What are we then to make of right-wing rural counties in Democrat-dominated Colorado and Maryland agitating for political and cultural self-determination? As it was 160 years ago, the rural peoples in Colorado and Maryland groan under the dominance of the legislatures in Denver and Annapolis, bodies dominated by culturally alien and demographically distinct urbanites from the Front Range and Washington-Baltimore axis and that cynically structure the legislature to their voice as much as possible
[A] group of conservative Republicans want Garrett and four other Maryland counties to break away and form the 51st state...I spoke Monday to the leader of what's called the Western Maryland Initiative. Scott Strzelczyk is his name. He doesn't like the word "secession." He's talking about something different - the formation of a new state out of five counties. The U.S. Constitution allows regions to separate with approval from the state legislature and Congress. There are similar efforts around the country. West Virginia is the last state to successfully break away from another, and that was 150 years ago. That's what Strzelczyk has in mind. He no longer wants to be part of the Maryland associated with Prince Georges County, Baltimore City and Montgomery County. Being a Republican, he's miserable. The Democrats control the Maryland General Assembly, hold all statewide offices and, he says, gerrymandered legislative and Congressional districts. The state has only one Republican member of Congress, Andy Harris.
"The entire state is controlled basically by three jurisdictions," Strzelczyk said. "That's not representative government. ... We don't think this government can be fixed."
Western Marylanders aren't the only folks dissatisfied with their far-away liberalist political masters. Enter those who want to become the State of Northern Colorado, or simply be annexed by a more culturally congruent Wyoming:
Weld County commissioners on Thursday announced that they want to join other northeastern Colorado counties in forming a new state - North Colorado. Commissioners said a "collective mass" of issues have cumulated during the past several years that isolate rural Colorado from the rest of the state and put those counties at a disadvantage. They said they met with county commissioners at a Colorado Counties, Inc. conference earlier this week to discuss the feasibility of forming a new state, a question that would first be put to voters on the November ballot.Money, as it was 150 years ago, is they key driver behind secession movements. Then as now, rural folks tire of feeling exploited by their more urbanized rulers. As seen repeatedly throughout history, self-determination remains a recurring human desire. Yet to secede from within a state is Constitutionally quite difficult. In addition, it is probably next to politically impossible to persuade both of these urban Democrat-controlled legislatures to give up the substantial revenues conservative rural counties send to the state government. Instead, it may be more an efficient use of one's resources to fight from within the system, as Colorado voters recently did by recalling two liberalist State legislators, or as 54 of 64 Colorado sheriffs as well as several western Maryland counties have done by filing suit against their legislatures challenging the Constitutionality of their laws.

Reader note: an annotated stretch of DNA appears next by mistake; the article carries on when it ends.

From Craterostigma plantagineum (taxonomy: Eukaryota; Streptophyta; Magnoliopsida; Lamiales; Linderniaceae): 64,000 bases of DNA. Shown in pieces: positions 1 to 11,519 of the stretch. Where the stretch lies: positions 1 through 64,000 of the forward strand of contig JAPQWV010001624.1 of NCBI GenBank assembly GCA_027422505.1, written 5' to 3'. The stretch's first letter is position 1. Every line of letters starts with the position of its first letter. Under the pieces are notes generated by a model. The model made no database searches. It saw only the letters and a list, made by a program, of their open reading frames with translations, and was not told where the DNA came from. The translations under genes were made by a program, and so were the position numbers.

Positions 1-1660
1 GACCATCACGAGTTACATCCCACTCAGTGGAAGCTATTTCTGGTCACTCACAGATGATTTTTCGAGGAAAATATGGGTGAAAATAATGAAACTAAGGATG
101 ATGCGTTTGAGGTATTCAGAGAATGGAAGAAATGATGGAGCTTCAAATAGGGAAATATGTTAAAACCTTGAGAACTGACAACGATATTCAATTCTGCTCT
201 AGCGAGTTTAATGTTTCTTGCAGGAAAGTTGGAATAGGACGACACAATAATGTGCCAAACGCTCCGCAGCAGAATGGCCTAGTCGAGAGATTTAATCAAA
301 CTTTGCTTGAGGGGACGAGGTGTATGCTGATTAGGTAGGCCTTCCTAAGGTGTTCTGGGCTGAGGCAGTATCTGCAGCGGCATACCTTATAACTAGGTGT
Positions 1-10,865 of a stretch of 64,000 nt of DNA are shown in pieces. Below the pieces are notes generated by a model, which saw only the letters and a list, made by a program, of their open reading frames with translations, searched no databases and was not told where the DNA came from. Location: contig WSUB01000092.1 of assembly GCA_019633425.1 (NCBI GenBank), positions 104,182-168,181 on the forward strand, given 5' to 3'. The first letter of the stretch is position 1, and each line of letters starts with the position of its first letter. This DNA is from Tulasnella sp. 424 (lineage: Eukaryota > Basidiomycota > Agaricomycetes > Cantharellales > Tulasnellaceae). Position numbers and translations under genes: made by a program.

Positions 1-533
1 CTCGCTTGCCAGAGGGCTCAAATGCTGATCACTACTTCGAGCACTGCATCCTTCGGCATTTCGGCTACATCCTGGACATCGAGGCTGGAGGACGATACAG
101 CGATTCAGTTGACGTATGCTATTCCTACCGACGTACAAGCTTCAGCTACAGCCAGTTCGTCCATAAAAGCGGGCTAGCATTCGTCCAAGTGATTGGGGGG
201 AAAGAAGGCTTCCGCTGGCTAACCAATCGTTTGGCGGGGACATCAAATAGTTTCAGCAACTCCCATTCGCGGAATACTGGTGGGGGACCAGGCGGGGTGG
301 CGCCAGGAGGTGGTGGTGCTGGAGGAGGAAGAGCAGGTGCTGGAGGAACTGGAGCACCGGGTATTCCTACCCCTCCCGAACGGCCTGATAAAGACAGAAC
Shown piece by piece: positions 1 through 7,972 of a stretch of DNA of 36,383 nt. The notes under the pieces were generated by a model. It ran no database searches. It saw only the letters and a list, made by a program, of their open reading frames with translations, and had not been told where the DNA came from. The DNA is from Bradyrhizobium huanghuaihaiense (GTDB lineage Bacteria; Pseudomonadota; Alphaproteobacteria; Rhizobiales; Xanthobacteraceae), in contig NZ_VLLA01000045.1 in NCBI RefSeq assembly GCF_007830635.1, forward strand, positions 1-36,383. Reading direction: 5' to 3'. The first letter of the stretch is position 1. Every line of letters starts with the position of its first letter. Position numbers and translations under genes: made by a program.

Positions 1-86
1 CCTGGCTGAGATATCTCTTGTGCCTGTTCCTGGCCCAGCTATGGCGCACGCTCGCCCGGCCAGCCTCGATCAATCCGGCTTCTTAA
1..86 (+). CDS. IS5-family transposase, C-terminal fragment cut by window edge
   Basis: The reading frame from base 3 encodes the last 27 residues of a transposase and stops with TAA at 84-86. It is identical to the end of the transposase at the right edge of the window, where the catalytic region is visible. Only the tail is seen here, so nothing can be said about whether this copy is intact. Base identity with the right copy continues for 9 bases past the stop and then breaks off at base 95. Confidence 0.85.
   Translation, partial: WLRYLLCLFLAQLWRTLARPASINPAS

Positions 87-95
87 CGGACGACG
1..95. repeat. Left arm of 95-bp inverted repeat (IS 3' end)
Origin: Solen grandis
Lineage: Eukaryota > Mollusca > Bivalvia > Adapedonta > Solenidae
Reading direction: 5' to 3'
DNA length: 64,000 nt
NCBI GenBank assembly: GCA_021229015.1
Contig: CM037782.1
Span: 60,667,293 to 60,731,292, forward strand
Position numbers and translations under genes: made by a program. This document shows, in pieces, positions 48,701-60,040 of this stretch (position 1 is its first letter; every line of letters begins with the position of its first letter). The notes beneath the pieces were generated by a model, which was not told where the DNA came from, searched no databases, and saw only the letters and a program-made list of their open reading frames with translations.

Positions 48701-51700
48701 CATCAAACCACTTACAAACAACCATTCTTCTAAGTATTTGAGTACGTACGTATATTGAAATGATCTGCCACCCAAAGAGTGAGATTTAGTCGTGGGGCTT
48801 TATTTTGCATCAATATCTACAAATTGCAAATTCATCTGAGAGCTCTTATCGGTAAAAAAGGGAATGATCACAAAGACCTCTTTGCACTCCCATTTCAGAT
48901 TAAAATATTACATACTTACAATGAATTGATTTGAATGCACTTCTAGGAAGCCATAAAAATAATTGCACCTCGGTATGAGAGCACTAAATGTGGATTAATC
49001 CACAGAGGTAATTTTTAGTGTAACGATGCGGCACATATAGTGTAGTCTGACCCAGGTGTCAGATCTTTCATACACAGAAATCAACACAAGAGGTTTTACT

Commissioners said Morgan, Logan, Sedgwick, Phillips, Washington, Yuma and Kit Carson counties all expressed interest in the idea. The signing of S.B. 252, which increases renewable energy standards in rural areas in a way that rural energy companies say is too costly, and an attack on the oil and gas industry from the Legislature this year were the "straws that broke the camel's back," commissioners said. Weld County's main economic drivers - agriculture and energy - are under attack, even though they fill Colorado coffers, said Weld County Commissioner Sean Conway.
He said Weld County hardly sees a return from its financial contributions to the state.
Then again, perhaps not...that serious talk of secession--which happens far more often than one would think--in the end creates enough political ruckus that concessions from the dominant party in the state capitol result.